|Title||Start Date & Time||End Date & Time|
|Service Maintenance Scheduled: Norlin Library Network Service||Wednesday, January 28, 2015 - 6:00am||Wednesday, January 28, 2015 - 7:00am|
|Service Maintenance Scheduled: ServiceNow||Friday, January 30, 2015 - 8:30pm||Friday, January 30, 2015 - 10:30pm|
|Service Maintenance Scheduled: Desire2Learn (D2L)||Saturday, February 7, 2015 - 11:00pm||Sunday, February 8, 2015 - 5:00am|
Click on each section below to read helpful questions and answers about iClickers.
According to an Educause document titled 7 Things You Should Know About Clickers, "The system allows for active participation by all students and provides immediate feedback to the instructor-and the students-about any confusion or misunderstandings of the material being presented."
The instructor's receiver and the students' remotes communicate using radio frequency (RF) technology. Some earlier clicker systems used on campus utilized infrared (IR) technology. While IR clicker systems require line-of-sight between the remotes and the receivers, necessitating a fairly involved receiver installation, RF remotes only need to be in the general vicinity of a receiver (usually 200-300 feet).
RF systems do require that remotes and receivers are configured to use the same communication frequency. Frequency settings are an important aspect of the system, and receivers that are in close proximity to one another should be configured to use different frequencies. If they use the same frequency, remotes may send their answers to the wrong receiver and "pollute" that receiver's result set.
A faculty committee evaluated several clicker systems and found iclicker to be the system of choice. A subsequent online forum also indicated that iclicker is favored by the majority of those who participated in the discussion. Based on this input, the campus chose to build CUClickers around the iclicker system.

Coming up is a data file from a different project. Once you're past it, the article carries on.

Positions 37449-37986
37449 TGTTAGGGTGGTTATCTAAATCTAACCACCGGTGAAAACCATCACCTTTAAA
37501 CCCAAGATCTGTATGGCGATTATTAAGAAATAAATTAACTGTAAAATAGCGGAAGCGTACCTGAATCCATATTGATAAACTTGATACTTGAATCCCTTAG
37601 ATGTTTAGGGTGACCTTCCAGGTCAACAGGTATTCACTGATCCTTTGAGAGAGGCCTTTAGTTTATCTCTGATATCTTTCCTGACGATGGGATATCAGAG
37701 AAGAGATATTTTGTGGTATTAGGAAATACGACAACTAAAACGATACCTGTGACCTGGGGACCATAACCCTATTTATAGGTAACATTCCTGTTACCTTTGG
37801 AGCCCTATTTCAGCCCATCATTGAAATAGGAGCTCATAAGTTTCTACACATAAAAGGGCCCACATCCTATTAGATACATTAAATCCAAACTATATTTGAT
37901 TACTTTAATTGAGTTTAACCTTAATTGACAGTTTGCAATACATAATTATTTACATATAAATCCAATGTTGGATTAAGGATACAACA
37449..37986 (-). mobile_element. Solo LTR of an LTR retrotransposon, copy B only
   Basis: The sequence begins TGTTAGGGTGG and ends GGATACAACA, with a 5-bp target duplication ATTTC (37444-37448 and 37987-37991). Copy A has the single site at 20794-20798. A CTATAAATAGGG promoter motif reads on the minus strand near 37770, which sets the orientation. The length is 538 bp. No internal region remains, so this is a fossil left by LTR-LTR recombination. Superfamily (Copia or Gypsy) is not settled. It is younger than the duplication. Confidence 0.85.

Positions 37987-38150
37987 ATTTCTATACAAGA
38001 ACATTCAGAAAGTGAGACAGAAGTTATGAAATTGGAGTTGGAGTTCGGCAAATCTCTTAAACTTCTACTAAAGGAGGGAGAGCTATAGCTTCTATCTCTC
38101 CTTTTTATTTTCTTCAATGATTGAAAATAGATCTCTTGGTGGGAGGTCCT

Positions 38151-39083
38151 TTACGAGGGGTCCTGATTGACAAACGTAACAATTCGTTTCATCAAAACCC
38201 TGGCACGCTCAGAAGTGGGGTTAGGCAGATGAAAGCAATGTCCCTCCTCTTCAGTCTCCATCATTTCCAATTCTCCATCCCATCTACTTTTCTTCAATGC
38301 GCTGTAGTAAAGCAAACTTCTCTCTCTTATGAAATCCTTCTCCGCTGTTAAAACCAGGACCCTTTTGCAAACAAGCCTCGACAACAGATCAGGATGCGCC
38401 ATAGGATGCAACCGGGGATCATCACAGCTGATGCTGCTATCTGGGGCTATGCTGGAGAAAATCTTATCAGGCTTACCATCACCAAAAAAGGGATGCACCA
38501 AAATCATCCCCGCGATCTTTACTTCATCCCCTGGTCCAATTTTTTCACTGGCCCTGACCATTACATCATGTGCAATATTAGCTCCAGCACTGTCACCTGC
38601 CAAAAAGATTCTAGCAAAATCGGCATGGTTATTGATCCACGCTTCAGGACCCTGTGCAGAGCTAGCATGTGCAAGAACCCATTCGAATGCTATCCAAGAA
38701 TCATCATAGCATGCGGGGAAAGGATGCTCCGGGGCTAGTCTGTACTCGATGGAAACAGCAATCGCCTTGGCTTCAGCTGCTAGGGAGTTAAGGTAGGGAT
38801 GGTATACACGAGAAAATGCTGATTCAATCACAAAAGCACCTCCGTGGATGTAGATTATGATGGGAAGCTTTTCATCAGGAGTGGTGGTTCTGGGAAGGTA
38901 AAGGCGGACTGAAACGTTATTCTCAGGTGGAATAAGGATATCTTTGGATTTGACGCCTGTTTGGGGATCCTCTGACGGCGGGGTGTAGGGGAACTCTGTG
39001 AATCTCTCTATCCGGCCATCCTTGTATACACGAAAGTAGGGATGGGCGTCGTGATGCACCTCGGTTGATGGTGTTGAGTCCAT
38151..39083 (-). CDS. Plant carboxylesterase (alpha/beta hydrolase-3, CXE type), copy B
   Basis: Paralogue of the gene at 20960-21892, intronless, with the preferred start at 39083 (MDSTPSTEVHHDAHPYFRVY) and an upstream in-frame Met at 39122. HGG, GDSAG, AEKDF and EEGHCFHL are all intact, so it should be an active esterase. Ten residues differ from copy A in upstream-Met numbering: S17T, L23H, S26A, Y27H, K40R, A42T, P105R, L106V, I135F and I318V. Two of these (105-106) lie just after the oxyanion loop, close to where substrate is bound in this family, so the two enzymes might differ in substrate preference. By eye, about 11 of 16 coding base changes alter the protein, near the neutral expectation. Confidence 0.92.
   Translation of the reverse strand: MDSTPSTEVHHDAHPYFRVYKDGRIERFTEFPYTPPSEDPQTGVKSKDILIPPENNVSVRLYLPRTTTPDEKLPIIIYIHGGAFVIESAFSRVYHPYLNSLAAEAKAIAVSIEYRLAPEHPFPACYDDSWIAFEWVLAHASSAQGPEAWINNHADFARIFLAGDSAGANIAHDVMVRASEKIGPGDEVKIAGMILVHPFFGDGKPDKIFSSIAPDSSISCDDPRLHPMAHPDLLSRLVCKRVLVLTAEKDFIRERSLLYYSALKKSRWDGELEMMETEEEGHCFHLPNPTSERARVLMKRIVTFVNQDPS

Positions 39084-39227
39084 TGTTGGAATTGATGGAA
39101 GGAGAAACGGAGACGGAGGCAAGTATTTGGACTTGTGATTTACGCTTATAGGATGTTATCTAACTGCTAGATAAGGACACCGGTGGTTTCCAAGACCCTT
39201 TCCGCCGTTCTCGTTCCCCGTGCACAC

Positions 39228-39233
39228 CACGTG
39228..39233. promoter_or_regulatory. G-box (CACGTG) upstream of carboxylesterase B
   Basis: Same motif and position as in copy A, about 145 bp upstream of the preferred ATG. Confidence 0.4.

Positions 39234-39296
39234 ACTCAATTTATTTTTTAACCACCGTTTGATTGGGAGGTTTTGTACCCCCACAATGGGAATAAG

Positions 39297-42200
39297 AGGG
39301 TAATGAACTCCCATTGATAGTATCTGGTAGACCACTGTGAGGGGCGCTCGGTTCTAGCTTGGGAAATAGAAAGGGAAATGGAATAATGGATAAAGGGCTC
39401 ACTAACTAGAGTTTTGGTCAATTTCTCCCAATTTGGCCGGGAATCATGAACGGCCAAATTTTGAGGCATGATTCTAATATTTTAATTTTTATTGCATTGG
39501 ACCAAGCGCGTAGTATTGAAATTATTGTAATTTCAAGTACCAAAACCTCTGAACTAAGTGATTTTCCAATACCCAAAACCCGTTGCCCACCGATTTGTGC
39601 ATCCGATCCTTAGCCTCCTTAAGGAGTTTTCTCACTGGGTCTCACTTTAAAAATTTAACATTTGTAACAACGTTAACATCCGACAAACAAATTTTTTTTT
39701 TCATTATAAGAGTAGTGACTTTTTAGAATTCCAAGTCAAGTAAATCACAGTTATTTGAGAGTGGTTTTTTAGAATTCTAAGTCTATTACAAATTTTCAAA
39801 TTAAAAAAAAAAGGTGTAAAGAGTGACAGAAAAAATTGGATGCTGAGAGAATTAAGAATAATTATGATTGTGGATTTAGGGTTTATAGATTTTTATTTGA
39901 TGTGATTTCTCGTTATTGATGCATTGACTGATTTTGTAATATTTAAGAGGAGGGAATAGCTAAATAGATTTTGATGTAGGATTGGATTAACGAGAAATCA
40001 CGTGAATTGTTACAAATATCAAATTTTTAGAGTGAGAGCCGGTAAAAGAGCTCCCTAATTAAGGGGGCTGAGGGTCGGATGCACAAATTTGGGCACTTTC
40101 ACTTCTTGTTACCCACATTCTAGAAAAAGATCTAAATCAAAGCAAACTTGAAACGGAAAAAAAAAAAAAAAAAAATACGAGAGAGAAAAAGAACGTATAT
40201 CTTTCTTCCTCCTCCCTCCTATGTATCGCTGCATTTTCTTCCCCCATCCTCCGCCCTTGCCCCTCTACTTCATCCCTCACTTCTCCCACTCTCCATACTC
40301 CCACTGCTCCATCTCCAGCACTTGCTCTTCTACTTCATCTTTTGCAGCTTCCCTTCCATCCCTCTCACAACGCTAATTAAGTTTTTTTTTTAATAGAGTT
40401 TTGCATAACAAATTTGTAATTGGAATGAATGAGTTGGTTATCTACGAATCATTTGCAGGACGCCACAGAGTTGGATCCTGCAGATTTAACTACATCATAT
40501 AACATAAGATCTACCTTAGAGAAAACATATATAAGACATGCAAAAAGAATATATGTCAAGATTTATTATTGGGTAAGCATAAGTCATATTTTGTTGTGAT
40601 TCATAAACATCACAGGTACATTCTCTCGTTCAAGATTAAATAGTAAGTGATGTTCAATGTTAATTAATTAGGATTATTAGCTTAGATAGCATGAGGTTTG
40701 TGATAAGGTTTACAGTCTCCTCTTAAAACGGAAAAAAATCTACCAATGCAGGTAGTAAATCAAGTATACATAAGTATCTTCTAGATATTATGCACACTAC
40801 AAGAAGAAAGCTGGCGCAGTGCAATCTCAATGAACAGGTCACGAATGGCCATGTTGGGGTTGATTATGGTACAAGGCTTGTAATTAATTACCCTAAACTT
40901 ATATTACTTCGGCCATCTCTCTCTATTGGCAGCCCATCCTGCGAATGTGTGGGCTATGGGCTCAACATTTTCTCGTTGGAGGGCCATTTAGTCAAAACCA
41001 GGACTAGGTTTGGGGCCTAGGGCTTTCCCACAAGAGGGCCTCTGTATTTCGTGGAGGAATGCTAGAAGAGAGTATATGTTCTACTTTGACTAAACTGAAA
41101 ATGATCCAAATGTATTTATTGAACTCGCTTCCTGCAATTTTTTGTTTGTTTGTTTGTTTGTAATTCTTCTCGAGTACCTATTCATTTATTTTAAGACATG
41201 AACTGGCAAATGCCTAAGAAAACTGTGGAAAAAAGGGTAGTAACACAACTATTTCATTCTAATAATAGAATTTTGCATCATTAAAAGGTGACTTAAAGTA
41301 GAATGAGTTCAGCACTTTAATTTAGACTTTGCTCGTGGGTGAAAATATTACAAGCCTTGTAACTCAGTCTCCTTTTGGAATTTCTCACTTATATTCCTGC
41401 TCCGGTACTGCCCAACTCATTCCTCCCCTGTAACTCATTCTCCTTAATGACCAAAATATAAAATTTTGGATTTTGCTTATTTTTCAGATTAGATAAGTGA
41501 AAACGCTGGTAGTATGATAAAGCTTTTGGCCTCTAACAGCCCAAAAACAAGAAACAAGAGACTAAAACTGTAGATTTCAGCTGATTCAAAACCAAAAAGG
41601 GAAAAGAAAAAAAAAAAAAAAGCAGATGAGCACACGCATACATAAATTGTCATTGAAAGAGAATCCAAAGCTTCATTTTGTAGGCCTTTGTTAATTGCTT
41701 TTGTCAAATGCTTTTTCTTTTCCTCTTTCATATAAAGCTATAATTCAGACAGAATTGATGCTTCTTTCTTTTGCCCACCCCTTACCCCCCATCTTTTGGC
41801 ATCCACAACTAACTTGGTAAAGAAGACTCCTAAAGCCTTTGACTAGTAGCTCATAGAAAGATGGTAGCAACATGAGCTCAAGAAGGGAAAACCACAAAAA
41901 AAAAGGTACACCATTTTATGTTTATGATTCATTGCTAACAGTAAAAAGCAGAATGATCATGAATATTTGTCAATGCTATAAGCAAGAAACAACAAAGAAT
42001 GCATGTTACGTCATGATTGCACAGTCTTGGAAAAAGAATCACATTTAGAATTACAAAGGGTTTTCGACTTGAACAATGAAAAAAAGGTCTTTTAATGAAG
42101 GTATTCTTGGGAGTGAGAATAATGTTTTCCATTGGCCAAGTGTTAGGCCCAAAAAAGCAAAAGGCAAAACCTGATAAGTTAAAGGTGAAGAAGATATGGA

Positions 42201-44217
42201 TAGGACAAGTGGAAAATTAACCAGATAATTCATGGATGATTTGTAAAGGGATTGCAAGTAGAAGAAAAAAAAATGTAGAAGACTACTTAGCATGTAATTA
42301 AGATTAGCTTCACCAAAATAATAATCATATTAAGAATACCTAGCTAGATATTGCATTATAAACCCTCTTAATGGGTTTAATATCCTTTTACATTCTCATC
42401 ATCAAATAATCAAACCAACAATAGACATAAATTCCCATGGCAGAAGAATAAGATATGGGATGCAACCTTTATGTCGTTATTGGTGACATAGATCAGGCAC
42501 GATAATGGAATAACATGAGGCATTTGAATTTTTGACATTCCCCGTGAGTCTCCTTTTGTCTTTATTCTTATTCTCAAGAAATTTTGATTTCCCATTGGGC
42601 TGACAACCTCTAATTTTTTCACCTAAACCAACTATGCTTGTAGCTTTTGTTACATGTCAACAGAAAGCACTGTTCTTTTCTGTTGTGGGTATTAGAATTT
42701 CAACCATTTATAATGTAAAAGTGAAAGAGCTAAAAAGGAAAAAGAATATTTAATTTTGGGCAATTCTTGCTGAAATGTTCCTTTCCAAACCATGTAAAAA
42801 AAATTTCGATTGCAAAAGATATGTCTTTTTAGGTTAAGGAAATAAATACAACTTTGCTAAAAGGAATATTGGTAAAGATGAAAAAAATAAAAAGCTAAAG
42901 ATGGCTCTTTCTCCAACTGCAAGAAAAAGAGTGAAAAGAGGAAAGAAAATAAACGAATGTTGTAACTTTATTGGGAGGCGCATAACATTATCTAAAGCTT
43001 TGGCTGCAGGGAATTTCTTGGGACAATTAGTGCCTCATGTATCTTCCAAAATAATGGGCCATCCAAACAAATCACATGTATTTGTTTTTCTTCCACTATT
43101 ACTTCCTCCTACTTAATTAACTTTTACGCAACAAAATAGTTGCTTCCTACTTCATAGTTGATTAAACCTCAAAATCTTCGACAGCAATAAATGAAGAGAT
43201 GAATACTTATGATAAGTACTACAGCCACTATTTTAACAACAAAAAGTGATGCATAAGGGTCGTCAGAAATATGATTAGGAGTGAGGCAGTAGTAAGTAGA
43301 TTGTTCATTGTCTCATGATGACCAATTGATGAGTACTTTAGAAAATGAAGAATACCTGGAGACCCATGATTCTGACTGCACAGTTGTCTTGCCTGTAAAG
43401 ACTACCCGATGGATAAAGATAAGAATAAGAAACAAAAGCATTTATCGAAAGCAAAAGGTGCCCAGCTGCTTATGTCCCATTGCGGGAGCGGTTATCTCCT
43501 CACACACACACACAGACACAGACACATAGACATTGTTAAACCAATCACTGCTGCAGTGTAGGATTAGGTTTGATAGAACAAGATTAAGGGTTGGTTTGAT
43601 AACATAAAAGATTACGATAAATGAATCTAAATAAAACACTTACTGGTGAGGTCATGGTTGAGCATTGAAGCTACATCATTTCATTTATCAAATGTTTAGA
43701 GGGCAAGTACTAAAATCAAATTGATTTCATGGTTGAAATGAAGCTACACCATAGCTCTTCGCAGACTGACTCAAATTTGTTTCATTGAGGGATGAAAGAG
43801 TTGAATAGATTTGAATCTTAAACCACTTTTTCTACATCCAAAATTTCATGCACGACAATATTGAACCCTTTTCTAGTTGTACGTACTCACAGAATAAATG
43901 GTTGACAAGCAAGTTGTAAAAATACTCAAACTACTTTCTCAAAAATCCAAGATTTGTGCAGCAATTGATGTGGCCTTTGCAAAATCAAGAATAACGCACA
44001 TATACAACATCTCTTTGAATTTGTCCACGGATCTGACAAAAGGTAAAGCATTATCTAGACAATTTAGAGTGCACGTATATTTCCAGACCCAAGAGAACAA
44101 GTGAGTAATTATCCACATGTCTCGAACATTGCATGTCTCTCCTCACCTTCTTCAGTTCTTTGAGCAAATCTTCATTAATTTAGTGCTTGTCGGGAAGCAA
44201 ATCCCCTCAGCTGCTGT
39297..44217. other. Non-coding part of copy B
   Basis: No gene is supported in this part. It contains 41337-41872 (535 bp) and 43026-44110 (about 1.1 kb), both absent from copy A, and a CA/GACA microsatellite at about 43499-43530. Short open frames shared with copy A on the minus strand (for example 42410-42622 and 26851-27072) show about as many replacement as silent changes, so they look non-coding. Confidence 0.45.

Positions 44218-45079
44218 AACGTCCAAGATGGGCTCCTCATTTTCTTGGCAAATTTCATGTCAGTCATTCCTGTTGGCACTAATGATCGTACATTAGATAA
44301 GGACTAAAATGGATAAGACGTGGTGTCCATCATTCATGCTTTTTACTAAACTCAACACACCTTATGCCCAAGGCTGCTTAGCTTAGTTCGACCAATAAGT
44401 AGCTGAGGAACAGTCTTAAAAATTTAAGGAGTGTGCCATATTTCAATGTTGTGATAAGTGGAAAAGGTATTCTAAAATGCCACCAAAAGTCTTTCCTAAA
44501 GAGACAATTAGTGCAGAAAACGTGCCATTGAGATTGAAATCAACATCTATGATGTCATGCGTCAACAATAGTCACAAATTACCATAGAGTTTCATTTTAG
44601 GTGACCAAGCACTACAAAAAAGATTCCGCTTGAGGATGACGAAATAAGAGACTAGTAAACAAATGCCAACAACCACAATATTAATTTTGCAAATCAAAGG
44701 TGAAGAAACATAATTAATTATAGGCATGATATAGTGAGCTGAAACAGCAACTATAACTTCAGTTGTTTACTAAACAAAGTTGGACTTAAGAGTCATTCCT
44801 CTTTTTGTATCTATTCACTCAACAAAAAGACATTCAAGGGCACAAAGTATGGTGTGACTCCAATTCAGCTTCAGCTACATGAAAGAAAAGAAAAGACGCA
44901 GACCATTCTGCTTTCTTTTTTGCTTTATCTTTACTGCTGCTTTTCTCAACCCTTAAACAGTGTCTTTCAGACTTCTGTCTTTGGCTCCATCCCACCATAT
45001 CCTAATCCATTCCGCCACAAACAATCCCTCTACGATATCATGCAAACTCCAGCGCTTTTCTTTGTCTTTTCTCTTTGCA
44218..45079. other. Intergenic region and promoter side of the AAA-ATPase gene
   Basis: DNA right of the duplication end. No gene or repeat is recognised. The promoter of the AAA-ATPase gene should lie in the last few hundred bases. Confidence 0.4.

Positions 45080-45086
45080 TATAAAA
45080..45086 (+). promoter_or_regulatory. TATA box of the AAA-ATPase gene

CUClickers is the name of the OIT service that utilizes the iclicker system. While iclicker is certainly at the center of the service, CUClickers includes centralized support, faculty training, integration with CUConnect, and other features.
Instructors and students can purchase iclicker remotes at the CU Bookstore. Instructor kits checked out from OIT come with two instructor remotes. These remotes work the same as student remotes.
A student needs to register his or her remote in MyCUinfo. Learn how by viewing the registration instructions.
Yes. Learn more by visiting the Instructors page and downloading the comprehensive user guides.
Connect the i>clicker receiver to your computer with the included USB cable. The receiver should immediately power itself on. (Note: the receiver draws power from the computer’s USB port. Please make sure the computer has sufficient battery power or is plugged in.)
The computer would typically be connected to a data projector to allow students to see questions and responses. However, the system functions without this connection.
The iclicker remote takes three AAA batteries. To remove the battery cover, you have to push down a small tab next to the battery compartment. The instructions suggest using a key for this, though many keys are too big.
The CU Bookstore has replacement springs available.
Once you remove your clicker from its packaging, you will need to pull the tab on the back of it to activate the batteries. On the front of your clicker you will notice there are 6 options: A, B, C, D, E, and On/Off. The On/Off button is what you choose to both turn it on (resulting in a sold blue light by the “Power” indicator at the top of your clicker) and off (removing the solid blue light).
To run the CUClickers system in a classroom, you need the software folder containing the i>clicker program and other assorted files. (You’ll only need to run the i>clicker application.) Download i>clicker from the Downloads page.
You can get the CU-Boulder specific software at no cost. You will only be downloading a .zip file that once unzipped is a folder with the i>clicker and i>grader applications —no installation process is necessary. Learn more:
For Macintosh, instructors must run Mac OS X 10.4 (“Tiger”) or higher (includes 10.5 and 10.6). The Windows software works on Windows XP, Windows Vista and Windows 7.
Double-click on the i>clicker application on a Mac, or i>clicker.exe on a Windows computer, then choose either Start Session or Resume Last Session.
Faculty teaching courses that appear in myCUinfo’s Faculty Course Toolkit can download a CUClickers specific roster. This downloaded file must be renamed Roster.txt and placed in the software folder for the course you are teaching. Learn how to download and place the roster file.